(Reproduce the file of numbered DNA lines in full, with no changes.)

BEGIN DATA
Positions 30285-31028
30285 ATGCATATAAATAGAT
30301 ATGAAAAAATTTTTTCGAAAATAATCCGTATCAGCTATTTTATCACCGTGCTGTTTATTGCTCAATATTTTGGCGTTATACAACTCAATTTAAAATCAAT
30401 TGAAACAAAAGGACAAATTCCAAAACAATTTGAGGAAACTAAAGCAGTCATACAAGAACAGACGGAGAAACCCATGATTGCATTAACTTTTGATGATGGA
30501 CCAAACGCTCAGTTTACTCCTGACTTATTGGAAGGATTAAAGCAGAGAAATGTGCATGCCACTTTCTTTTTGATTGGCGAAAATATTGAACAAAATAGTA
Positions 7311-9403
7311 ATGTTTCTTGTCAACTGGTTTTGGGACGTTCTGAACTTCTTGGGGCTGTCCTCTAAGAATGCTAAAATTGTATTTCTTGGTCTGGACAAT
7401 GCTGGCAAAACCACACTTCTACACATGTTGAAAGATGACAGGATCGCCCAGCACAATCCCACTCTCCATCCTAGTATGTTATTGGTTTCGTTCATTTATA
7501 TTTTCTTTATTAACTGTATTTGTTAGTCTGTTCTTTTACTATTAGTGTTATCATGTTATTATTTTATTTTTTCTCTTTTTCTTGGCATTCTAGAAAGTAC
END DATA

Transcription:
Positions 30285-31028
30285 ATGCATATAAATAGAT
30301 ATGAAAAAATTTTTTCGAAAATAATCCGTATCAGCTATTTTATCACCGTGCTGTTTATTGCTCAATATTTTGGCGTTATACAACTCAATTTAAAATCAAT
30401 TGAAACAAAAGGACAAATTCCAAAACAATTTGAGGAAACTAAAGCAGTCATACAAGAACAGACGGAGAAACCCATGATTGCATTAACTTTTGATGATGGA
30501 CCAAACGCTCAGTTTACTCCTGACTTATTGGAAGGATTAAAGCAGAGAAATGTGCATGCCACTTTCTTTTTGATTGGCGAAAATATTGAACAAAATAGTA
Positions 7311-9403
7311 ATGTTTCTTGTCAACTGGTTTTGGGACGTTCTGAACTTCTTGGGGCTGTCCTCTAAGAATGCTAAAATTGTATTTCTTGGTCTGGACAAT
7401 GCTGGCAAAACCACACTTCTACACATGTTGAAAGATGACAGGATCGCCCAGCACAATCCCACTCTCCATCCTAGTATGTTATTGGTTTCGTTCATTTATA
7501 TTTTCTTTATTAACTGTATTTGTTAGTCTGTTCTTTTACTATTAGTGTTATCATGTTATTATTTTATTTTTTCTCTTTTTCTTGGCATTCTAGAAAGTAC